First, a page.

Coun. Stephanie McGowan proposed a motion to bring UNDRIP to the town’s framework

3L Developments has stated it is pulling the plug on its plans to build a residential neighbourhood in the Stotan Falls area. The company has repeatedly offered to turn the Stotan Falls area into parkland, if the CVRD were to amend its Regional Growth Strategy to allow for a residential community to be built in the area. The CVRD has steadfastly turned down the development company. File photo.
3L says negotiations for Stotan Falls development and parkland are over

The company said there will be no further development applications filed with the CVRD

Health Minister Adrian Dix and provincial health officer Dr. Bonnie Henry head for the press theatre at the B.C. legislature for an update on COVID-19, Jan. 7, 2021. (B.C. government)
B.C.’s COVID-19 spread steady with 509 new cases Friday

Hospitalized and critical care cases decline, nine deaths

Cannabis bought in British Columbia (Ashley Wadhwani/Black Press Media)
Is it time to start thinking about greener ways to package cannabis?

Packaging suppliers are still figuring eco-friendly and affordable packaging options that fit the mandates of Cannabis Regulations

Seasonal influenza vaccine is administered starting each fall in B.C. and around the world. (Langley Advance Times)
After 30,000 tests, influenza virually nowhere to be found in B.C.

COVID-19 precautions have eliminated seasonal infection

Prime Minister Justin Trudeau listens to a question during a news conference outside Rideau cottage in Ottawa, Friday, January 8, 2021. THE CANADIAN PRESS/Adrian Wyld
Trudeau says Canada’s COVID vaccine plan on track despite Pfizer cutting back deliveries

Canadian officials say country will still likely receive four million doses by the end of March

Jobs Minister Ravi Kahlon shared a handwritten note his son received on Jan. 13, 2021. (Ravi Kahlon/Twitter)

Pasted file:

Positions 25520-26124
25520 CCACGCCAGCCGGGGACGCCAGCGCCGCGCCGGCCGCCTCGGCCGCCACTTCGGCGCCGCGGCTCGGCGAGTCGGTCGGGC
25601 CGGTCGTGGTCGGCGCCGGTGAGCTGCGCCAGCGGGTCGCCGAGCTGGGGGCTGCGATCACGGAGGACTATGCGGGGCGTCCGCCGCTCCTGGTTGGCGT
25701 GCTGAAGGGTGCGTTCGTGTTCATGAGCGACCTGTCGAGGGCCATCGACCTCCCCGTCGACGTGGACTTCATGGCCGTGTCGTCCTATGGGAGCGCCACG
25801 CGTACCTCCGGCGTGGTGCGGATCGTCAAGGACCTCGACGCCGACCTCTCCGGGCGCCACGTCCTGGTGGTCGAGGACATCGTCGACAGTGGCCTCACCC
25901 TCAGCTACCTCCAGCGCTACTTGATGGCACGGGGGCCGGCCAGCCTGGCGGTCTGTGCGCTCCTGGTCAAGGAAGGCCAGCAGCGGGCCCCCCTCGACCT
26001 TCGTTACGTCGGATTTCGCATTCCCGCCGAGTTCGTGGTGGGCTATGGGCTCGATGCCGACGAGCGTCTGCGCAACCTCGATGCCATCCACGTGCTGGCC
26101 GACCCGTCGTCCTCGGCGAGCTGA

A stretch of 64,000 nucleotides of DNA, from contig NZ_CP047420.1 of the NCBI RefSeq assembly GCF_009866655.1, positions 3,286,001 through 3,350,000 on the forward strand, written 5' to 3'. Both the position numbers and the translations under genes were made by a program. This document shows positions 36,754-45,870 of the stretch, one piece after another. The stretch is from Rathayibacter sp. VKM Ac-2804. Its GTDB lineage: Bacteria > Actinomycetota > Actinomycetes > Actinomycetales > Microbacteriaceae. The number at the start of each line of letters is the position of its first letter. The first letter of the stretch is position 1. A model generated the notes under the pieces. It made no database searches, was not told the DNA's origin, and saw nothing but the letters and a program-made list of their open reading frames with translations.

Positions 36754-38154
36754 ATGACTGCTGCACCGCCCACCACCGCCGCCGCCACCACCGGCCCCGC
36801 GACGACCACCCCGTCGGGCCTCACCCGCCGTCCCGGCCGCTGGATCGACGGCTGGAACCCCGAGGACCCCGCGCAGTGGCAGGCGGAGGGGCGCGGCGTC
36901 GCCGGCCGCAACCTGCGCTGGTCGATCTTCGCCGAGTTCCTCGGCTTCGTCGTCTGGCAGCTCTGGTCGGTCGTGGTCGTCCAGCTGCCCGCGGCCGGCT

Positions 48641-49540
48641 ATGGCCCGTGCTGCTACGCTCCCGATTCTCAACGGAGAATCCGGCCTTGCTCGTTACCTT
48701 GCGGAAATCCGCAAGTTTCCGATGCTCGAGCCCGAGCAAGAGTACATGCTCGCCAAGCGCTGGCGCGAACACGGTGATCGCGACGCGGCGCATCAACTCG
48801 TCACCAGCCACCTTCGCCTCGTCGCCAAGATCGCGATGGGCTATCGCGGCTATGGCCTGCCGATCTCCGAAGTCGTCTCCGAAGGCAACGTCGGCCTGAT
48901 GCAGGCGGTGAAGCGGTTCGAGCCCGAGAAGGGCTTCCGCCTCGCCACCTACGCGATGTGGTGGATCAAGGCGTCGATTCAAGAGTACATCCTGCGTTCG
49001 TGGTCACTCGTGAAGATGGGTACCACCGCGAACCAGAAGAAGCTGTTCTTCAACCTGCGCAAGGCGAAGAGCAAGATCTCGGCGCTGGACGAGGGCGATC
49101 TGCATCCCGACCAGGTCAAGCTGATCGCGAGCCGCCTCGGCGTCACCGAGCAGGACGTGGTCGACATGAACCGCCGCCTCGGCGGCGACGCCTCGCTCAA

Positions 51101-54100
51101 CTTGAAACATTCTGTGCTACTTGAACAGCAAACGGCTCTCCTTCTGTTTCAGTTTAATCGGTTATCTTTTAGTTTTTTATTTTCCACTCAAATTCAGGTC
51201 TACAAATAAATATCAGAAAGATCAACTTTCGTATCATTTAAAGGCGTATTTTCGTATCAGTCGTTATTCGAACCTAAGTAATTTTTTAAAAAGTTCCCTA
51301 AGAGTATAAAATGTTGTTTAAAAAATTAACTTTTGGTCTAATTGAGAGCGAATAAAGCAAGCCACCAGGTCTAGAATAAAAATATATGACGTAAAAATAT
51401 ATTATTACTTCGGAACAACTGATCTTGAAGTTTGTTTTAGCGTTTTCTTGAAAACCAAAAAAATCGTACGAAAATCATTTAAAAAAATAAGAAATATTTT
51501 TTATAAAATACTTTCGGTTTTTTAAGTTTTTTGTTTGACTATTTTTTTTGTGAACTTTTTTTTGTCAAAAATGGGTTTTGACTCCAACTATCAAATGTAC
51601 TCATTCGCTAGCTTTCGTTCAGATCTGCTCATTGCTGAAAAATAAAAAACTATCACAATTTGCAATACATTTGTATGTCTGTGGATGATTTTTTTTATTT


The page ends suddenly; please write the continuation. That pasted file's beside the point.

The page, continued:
Proud dad moment: B.C. minister’s son, 10, receives handwritten note for act of kindness

North Delta MLA took to Twitter to share a letter his son received from a new kid at school

Lilly and Poppy, two cats owned by Kalmar Cat Hotel ownder Donna Goodenough, both have cerebellAr hypoplasia, a genetic neurological condition that affects their ability to control their muscles and bones. Photo by Alistair Taylor – Campbell River Mirror
VIDEO: Wobbly Cats a riot of flailing legs and paws but bundles of love and joy to their owner

Woman urges others to not fear adopting cats with disabilities

Michael Buble is an Order of B.C. recipient. THE CANADIAN PRESS/Darryl Dyck
Nominations being accepted for B.C.’s highest honour

Nominations are being accepted for the Order of British Columbia, the Province’s… Continue reading

Dr. Shannon Waters, the medical health officer for the Cowichan Valley Region, is reminding people to stay the course with COVID-19 measures. (File photo)
‘Stay the course’ with COVID measures, Island Health reminds

Limit social activity, wash hands, wear a mask, and isolate if you feel sick

Cowichan Tribes members line up at a drive-up clinic on Wednesday, Jan. 13 to receive the first doses of the COVID-19 vaccine in the region. (Kevin Rothbauer/Citizen)
BCAFN condems racism against Cowichan Tribes after COVID-19 outbreak

“Any one of us could do everything right and still catch the virus”: Regional Chief Terry Teegee.

Most Read